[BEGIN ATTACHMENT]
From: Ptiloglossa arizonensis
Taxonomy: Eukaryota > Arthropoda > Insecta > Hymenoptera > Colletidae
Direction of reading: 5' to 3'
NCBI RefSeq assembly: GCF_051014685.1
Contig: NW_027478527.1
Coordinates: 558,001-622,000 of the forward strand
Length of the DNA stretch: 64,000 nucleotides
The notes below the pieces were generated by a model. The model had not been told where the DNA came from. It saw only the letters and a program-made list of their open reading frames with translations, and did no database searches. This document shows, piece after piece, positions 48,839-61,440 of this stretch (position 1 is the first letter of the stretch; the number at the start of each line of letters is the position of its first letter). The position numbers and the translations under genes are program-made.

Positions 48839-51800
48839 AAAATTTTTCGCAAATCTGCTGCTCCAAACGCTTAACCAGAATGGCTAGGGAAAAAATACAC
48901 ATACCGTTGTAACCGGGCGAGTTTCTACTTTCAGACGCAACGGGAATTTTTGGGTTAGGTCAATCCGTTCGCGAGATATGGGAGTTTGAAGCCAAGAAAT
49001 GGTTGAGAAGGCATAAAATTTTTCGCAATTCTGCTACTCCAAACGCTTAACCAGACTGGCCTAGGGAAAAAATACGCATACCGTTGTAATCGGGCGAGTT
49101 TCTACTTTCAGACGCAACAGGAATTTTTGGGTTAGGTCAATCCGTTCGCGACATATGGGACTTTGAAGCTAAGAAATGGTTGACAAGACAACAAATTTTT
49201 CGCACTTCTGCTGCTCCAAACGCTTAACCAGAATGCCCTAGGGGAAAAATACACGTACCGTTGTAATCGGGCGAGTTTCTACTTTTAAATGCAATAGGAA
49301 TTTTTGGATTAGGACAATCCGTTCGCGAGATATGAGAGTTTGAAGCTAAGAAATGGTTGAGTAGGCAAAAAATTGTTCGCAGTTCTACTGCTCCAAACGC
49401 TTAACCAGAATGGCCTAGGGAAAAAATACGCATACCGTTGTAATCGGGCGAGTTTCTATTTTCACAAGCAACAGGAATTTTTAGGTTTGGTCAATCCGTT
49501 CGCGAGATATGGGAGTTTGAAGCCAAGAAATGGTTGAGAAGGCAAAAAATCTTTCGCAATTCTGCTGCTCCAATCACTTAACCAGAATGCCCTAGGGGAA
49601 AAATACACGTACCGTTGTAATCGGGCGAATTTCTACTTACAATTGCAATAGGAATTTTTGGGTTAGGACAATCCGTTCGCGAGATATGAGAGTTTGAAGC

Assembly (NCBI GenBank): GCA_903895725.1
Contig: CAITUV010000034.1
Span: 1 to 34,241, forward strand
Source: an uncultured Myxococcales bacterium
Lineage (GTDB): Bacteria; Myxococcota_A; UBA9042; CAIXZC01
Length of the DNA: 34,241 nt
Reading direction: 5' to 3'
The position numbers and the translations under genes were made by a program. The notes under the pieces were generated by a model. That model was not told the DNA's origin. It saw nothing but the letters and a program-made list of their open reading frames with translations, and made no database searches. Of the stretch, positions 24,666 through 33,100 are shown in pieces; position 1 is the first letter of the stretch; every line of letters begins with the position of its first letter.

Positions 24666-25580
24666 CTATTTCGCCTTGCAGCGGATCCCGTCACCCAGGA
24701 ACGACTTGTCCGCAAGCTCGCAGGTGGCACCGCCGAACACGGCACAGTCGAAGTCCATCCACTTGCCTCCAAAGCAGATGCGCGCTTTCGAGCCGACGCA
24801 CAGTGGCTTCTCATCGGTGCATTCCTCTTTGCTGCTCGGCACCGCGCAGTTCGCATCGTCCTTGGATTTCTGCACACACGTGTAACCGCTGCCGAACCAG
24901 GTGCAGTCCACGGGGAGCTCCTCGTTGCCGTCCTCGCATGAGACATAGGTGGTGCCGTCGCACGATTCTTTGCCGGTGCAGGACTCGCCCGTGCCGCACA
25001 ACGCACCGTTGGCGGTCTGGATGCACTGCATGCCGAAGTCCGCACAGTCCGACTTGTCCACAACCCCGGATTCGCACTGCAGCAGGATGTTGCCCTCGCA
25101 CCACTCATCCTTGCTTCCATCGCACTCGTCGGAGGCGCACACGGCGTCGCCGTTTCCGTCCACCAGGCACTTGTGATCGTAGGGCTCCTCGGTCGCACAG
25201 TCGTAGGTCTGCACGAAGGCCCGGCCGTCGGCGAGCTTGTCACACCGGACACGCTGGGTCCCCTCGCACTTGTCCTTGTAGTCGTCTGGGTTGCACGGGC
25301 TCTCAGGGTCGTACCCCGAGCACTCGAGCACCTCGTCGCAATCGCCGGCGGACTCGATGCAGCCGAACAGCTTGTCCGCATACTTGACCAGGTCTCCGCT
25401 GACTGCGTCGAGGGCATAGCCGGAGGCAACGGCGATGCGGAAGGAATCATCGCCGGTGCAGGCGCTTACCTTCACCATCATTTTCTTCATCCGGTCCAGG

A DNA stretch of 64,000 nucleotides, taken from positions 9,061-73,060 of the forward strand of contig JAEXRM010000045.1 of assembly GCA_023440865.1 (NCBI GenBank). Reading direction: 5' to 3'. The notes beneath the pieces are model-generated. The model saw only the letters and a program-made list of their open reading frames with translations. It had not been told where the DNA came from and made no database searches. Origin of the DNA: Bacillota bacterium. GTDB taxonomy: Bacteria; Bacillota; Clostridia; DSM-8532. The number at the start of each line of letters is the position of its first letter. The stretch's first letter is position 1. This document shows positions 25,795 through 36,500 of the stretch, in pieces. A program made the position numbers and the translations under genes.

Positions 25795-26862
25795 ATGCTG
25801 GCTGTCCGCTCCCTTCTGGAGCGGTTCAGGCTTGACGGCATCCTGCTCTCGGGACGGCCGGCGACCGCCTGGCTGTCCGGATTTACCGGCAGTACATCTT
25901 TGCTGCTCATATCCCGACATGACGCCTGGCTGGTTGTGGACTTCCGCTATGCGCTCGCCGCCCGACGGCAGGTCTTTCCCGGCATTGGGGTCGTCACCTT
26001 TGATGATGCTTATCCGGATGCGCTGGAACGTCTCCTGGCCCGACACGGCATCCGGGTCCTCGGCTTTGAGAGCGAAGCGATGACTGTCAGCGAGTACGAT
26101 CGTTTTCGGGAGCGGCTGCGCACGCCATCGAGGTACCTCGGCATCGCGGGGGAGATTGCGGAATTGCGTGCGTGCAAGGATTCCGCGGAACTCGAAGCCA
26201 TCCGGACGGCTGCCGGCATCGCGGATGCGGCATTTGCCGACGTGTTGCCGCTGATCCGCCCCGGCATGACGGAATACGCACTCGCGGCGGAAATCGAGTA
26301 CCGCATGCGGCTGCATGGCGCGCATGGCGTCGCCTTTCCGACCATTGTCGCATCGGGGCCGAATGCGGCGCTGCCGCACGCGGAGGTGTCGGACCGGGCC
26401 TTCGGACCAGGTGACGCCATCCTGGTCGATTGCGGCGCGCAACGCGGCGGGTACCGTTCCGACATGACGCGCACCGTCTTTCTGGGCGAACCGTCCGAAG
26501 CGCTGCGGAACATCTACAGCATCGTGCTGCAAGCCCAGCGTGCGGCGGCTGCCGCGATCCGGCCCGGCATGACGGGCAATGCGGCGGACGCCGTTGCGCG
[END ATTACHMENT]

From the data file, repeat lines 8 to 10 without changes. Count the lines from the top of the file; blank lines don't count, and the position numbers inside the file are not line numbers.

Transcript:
The notes below the pieces were generated by a model. The model had not been told where the DNA came from. It saw only the letters and a program-made list of their open reading frames with translations, and did no database searches. This document shows, piece after piece, positions 48,839-61,440 of this stretch (position 1 is the first letter of the stretch; the number at the start of each line of letters is the position of its first letter). The position numbers and the translations under genes are program-made.

Positions 48839-51800
48839 AAAATTTTTCGCAAATCTGCTGCTCCAAACGCTTAACCAGAATGGCTAGGGAAAAAATACAC